Then, in a distance of movement calculation step 17, a distance of movement d of the object to be monitored, that is, the distance of movement (Δx', Δy) of the template (FIG. 5E) is derived. Then, in a step 18, whether the object to be monitored is outside of a monitor area 500 or not is determined. Namely, the distance of movement d obtained in the step 17 is added to the coordinate x, y of the template 606 and whether the coordinate of the template after the movement, obtained by the addition is outside of the monitor area or not is determined. The coordinate of the monitor area 500 is previously stored in a memory such as the image memory 1103. If it is determined that the coordinate is outside of the monitor area, the process returns to the image input step 11 and the processes of the steps 11 et seq are conducted for a new input image. In the step 18, whether the maximum degree of matching obtained in the step 16 is not larger than a predetermined threshold or not is further determined, and if it is not larger than the predetermined threshold, it is determined that the object to be monitored is not present in the input image 607 and the process returns to the image input step 11.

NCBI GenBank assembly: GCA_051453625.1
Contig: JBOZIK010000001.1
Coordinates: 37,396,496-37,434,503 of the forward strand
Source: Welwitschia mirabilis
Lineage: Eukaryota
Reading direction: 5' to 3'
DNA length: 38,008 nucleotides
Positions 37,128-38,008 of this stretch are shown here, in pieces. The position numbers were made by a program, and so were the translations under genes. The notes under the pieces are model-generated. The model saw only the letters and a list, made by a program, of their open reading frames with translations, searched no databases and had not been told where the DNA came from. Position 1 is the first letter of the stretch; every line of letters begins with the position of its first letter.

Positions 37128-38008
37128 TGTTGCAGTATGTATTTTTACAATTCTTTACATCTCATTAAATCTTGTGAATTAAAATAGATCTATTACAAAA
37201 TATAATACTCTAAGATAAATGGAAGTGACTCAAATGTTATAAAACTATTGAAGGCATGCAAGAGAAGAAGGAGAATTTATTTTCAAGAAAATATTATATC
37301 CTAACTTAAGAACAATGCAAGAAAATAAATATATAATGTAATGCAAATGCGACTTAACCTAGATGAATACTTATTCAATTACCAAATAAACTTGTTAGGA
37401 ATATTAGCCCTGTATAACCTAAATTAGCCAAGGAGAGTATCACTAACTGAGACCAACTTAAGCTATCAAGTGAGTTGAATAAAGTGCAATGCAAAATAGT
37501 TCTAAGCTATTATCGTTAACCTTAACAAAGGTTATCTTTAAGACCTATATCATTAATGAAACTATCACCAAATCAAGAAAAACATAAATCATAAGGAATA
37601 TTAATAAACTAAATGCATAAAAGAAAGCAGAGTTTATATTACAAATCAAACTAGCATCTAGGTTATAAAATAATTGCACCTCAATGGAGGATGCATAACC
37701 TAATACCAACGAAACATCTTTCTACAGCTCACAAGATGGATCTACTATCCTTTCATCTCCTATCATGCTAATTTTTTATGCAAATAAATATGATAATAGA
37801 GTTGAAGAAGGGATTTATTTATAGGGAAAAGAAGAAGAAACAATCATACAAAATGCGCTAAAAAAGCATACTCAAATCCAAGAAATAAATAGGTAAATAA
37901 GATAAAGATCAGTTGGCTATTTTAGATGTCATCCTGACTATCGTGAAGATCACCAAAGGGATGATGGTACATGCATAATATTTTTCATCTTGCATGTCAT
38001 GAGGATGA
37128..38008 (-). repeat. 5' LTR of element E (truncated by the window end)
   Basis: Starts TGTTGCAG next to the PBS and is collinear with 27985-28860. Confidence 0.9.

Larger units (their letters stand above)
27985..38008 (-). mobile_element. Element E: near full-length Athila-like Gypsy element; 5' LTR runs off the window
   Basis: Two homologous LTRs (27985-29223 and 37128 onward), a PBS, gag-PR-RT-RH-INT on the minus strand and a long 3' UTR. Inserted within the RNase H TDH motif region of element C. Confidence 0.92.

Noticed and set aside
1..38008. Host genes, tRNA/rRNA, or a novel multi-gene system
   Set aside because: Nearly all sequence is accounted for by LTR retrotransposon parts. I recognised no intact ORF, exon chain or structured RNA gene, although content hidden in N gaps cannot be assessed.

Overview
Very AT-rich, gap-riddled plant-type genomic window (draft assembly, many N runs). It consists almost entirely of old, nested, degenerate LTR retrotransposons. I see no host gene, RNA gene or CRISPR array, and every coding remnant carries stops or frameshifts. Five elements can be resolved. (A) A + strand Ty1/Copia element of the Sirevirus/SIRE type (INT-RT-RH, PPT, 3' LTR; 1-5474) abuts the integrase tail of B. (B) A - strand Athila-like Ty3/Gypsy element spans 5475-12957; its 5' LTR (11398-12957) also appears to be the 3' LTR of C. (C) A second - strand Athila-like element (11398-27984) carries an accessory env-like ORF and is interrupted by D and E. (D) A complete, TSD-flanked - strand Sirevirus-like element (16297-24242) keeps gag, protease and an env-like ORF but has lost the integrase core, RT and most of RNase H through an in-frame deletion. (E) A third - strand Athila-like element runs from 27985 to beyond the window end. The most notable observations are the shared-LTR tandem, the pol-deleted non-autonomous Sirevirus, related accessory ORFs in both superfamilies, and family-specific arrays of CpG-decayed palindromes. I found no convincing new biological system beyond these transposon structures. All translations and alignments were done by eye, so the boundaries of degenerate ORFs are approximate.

When the object to be monitored is within the coordinates of the monitor area and the maximum degree of matching obtained in the step 16 exceeds the predetermined threshold, the process proceeds to a step 19. In the step 19, whether the distance of movement d of the object to be monitored is not smaller than a predetermined value or not is determined, and when it is smaller than the predetermined value, the process returns to the step 15 to conduct the processes of the step 15 et seq for another new input image. When the distance of movement d of the object to be monitored is not smaller than the predetermined value, the image portion in the image 608 having the pattern matched with the template 606 is updated as a new template in a step 20.